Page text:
Your baby’s ability to soothe themselves to sleep, of course, has to be learnt. In the first few months this is unlikely, although if you are able to put your baby down awake right from the beginning, it can often help things to go a lot smoother, but this might not always feel or be possible. As your baby gets older and they are gradually able to sleep for longer stretches, you might find that they are resisting falling asleep, or waking seeking comfort. You can find yourself getting up multiple times a night, perhaps feeding your baby knowing that it is unlikely they are hungry.

There are of course sleep regressions that occur when your little one Is working particularly hard on achieving a milestone, be that turning over, sitting up, or becoming more aware of what is around them. You have probably noticed them trying out their new skills in their sleep, which can often disrupt their night. There are some very helpful apps that let you know at what point in your baby’s life you can expect this to happen, The Wonder Weeks being a good example. When these periods arrive, it is really important to maintain the consistency in your routine and respond to moments of waking as you have done, as far as is possible, to enable your baby to pass through this period and for their sleep to resume its previous pattern.

Your baby will of course require a little more comfort and help during this time, as they are in essence unintentionally waking themselves up with the effort they are putting into mastering their new skill. Your little one can feel quite frustrated as they battle to acquire their new ability and this often spills over into night time. This is very tiring for your baby and just as much for you.

For lots of people, without enough sleep it can feel really hard to be able to function well enough in the day, to carry out the tasks of daily living, but particularly to remain calm with your children, frustration and irritability tends to often increase and can lead you to feel guilty and also resentful towards your baby for the night wakings.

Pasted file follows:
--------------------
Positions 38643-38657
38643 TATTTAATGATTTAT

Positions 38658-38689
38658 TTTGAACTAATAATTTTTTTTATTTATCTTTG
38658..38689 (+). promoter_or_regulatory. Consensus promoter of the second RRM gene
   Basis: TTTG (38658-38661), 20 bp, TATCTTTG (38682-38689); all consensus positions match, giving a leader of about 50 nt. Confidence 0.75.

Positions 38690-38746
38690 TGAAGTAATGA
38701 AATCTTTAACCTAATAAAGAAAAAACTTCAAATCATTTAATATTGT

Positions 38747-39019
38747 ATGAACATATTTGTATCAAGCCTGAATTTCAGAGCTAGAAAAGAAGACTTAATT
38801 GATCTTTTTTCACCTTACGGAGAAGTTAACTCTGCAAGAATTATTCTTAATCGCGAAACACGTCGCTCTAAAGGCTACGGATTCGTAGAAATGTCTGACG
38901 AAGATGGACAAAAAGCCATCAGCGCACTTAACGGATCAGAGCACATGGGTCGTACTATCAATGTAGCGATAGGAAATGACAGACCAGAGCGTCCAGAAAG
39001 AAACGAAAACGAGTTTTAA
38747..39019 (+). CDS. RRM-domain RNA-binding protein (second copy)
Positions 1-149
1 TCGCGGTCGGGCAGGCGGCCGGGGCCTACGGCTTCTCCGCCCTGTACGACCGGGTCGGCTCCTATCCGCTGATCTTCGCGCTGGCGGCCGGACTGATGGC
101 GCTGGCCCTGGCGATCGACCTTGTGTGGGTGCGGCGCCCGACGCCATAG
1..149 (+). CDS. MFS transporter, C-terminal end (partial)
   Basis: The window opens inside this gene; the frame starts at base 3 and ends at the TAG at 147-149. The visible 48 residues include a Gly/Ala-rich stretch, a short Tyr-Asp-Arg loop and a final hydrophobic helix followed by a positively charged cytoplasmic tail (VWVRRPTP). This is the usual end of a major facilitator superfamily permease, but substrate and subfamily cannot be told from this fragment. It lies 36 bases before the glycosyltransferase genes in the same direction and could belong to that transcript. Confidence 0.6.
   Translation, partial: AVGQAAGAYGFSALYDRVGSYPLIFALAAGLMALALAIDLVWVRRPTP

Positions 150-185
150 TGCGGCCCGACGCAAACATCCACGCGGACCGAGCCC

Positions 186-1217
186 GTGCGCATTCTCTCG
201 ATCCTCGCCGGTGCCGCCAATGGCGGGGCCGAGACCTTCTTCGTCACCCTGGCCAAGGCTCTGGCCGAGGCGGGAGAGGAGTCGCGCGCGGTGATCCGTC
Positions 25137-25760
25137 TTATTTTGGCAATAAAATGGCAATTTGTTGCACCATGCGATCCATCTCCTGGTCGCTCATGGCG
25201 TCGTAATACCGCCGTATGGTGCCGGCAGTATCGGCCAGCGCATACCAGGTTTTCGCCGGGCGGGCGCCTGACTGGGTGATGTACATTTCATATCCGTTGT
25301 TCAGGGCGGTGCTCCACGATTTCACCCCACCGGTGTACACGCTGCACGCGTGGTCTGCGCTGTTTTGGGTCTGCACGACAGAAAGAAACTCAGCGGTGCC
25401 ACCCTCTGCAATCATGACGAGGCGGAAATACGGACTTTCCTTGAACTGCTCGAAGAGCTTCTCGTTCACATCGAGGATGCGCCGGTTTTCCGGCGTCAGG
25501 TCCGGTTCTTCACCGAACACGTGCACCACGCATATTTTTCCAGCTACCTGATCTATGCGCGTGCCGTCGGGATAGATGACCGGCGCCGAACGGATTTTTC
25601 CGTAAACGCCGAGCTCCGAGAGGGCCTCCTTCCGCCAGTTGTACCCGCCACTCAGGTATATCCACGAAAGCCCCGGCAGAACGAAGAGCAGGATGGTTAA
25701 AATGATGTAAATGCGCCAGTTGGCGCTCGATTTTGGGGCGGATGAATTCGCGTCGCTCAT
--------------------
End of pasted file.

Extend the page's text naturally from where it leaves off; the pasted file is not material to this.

When you prepare your baby to sleep and put them in their cot, you might be looking forward to having a little time for yourself, it is after all the end of what might have felt like a long day. You are perhaps hoping to spend some time with your partner, or perhaps this is the only time you feel you can get to do some needed chores. During the night, when your baby wakes, it is probable that you feel very tired, groggy from being woken and you want to simply get your baby back to sleep so that you too can return to your own rest. When your baby begins to whimper and cry out, you might feel you want to respond straight away. It might also be that as you imagine your baby lying by themselves, that you imagine they feel left, even abandoned by you.

You can hear their upset and feel that to leave them to try to manage this themselves is unkind, even cruel. As we thought in ‘Baby’s slEEp and You,’ baby’s need to develop the capacity to soothe themselves and they can only do so if given the opportunity. It is important to listen to the quality of your baby’s upset and that there may come a point that they cannot calm themselves. It might help to hold in mind that their upset can often be a protest and it is not uncommon for the height of this expression to also be the point at which baby accepts that you are not going to come, that they are able to manage.

These are after all the developments of slightly new ways to tolerate emotions such as frustration, sadness and anger. It is all done in gradual steps, steps that your baby is able to take, though it is of course hard as these emotions are hard. But if your baby is to be able to sense that these feelings are not overwhelming, that they are bearable, then they need to be given the opportunity to feel them and to know these feelings will not take them over. This is a bumpy process and only by tuning into the nature of your baby’s expressions, will you begin to discern when your baby is working through their emotion and when they come to the point they cannot recover by themselves and so need your help.

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